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Heterodox Economics Newsletter

Issue 155 November 18, 2013 web pdf Heterodox Economics Directory

Within the last weeks I have found that the combination of newsletter-editing and busy-conference-travelling is disturbingly pressing. While I seriously hope that this is only a casual observation and no first sign pointing to an "iron law of newsletter editing", it was worth all the efforts and I spent a great time at both, the annual conference of EAEPE in Paris as well as the Hamburg congress on pluralist economics.

The latter conference was held in German and organized by a network of pluralistically oriented groups of students, which has been constantly growing with respect to size and expertise over the last few years. You can find their (German) website here, in case you are interested in their work. The activities of these students are paralleled by their colleagues from Manchester, who managed to ignite a debate on the narrow-minded state of economics. The respective discussion even reached national (UK) media, as is evidenced by the respective entry in our "Heterodox Economics in the Media"-section. It is great to see that real-world economics matters – at least to students. So, keep up the good work!

Another sign of progress comes in the form of the current subscription count of the Heterodox Economics Newsletter, which now totals more than 5.000 subscribers. However, while this is surely good news, the main task of the Newsletter is to supply rather specialized information on academic events and current research. While the newsletter only rarely directly contributes to increasing the visibility of alternative economic thinking in the general public, I am particularly happy to see www.understandingthecrisis.net finally online. This website compiles and visualizes a series of arguments on the current economic crisis. Its main goal in is to tell an alternative story about the crisis as compared to what we are told by Mainstream Media. I think this tool could be an interesting asset for promoting a critical approach to economic theory and policy in the context of the financial and economic crisis. If you like it, please feel free to share it, maybe also outside academic circles.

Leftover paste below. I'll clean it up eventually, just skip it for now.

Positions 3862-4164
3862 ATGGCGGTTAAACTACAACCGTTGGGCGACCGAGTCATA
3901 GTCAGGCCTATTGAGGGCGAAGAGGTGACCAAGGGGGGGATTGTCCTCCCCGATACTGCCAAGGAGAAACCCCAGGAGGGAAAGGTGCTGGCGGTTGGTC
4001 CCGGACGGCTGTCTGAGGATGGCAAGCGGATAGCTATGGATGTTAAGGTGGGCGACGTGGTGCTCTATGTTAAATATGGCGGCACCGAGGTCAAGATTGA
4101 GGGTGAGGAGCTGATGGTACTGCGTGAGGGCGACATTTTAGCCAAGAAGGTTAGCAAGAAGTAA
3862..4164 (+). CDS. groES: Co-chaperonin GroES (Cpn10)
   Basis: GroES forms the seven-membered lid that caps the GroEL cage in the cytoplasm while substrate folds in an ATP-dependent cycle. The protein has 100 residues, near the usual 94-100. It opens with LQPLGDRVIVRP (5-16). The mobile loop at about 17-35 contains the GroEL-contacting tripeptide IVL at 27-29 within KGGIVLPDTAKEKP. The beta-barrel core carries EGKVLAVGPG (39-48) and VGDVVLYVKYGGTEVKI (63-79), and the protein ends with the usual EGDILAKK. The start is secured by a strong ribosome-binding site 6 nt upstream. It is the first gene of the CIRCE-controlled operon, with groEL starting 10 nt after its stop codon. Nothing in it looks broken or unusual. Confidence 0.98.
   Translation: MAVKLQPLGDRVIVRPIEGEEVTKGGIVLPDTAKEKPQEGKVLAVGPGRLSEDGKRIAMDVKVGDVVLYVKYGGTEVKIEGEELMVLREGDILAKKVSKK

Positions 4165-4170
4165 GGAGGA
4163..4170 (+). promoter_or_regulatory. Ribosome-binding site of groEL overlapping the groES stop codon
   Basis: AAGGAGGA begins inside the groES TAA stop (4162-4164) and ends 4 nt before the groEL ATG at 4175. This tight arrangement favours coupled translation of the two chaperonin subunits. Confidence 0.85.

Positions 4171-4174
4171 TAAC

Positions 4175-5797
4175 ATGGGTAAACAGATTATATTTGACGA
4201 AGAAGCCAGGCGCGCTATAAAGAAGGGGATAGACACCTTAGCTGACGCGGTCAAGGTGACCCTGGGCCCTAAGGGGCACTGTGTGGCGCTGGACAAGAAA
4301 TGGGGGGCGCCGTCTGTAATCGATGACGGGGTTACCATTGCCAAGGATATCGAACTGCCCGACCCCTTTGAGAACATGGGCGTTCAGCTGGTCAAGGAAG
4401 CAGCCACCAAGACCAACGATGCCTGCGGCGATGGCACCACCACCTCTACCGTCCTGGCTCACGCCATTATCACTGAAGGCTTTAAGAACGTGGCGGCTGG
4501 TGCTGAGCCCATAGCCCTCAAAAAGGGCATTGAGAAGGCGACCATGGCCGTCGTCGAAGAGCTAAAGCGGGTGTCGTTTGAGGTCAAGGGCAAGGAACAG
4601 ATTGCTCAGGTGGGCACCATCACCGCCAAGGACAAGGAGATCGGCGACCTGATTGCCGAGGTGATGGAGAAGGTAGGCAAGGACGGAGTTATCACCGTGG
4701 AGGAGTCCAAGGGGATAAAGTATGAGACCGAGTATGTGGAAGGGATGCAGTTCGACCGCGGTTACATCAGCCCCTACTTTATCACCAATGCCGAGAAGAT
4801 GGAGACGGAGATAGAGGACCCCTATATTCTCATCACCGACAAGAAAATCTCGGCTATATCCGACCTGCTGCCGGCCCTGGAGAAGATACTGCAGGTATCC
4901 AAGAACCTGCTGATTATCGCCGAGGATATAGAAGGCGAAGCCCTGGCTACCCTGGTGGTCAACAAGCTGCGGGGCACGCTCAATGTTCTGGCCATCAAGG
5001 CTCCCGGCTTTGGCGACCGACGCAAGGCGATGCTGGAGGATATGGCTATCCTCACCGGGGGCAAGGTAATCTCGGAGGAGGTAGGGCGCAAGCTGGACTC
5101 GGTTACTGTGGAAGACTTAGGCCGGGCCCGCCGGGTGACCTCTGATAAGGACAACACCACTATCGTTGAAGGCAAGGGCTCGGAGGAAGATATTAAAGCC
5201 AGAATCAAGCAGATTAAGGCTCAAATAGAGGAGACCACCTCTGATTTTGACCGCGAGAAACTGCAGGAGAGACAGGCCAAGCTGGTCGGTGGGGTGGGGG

In sum, there are some good news to tell. And even more news are provided below.

All the Best!

Jakob


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